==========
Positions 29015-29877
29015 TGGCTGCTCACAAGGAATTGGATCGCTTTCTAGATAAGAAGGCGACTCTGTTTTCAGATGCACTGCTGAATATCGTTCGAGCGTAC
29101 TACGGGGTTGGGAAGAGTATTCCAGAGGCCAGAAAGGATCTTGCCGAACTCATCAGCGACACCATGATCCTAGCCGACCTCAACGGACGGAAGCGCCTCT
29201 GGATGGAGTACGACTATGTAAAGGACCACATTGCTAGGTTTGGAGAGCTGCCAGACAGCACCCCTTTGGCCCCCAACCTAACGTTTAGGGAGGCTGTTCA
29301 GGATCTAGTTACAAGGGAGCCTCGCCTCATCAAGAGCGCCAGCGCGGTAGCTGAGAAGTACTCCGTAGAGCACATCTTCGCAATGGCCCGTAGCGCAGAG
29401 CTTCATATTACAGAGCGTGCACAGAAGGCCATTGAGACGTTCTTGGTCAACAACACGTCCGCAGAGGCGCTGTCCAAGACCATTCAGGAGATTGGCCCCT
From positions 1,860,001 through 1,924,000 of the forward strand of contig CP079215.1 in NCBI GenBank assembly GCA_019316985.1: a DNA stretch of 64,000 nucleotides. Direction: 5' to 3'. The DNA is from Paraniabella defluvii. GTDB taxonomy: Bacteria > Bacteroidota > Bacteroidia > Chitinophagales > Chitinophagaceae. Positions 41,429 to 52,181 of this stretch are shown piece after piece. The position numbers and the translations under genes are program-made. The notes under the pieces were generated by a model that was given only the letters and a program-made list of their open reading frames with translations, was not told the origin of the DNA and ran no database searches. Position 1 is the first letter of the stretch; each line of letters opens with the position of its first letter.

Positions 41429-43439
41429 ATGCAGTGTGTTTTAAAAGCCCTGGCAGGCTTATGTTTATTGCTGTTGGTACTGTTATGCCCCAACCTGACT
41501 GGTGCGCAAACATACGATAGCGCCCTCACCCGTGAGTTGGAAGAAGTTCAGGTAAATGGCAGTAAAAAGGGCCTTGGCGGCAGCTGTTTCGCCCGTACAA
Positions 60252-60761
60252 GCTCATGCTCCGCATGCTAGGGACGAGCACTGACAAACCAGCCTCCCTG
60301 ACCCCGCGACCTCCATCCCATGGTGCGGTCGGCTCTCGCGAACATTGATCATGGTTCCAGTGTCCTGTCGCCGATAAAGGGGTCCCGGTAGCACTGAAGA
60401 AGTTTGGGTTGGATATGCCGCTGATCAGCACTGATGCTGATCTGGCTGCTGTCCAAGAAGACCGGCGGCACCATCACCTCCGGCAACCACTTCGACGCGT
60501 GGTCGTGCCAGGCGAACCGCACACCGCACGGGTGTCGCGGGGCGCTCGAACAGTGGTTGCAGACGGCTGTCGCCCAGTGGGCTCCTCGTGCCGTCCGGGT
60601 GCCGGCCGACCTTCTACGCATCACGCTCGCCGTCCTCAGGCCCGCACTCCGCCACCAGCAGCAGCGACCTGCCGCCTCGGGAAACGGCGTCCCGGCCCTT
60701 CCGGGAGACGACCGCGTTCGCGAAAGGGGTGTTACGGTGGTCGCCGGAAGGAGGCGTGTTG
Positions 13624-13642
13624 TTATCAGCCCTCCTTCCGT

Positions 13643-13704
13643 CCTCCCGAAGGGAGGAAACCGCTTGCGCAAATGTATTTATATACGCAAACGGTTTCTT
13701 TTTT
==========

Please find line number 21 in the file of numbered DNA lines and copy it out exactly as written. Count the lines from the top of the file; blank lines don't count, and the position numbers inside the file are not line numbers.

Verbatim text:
13643 CCTCCCGAAGGGAGGAAACCGCTTGCGCAAATGTATTTATATACGCAAACGGTTTCTT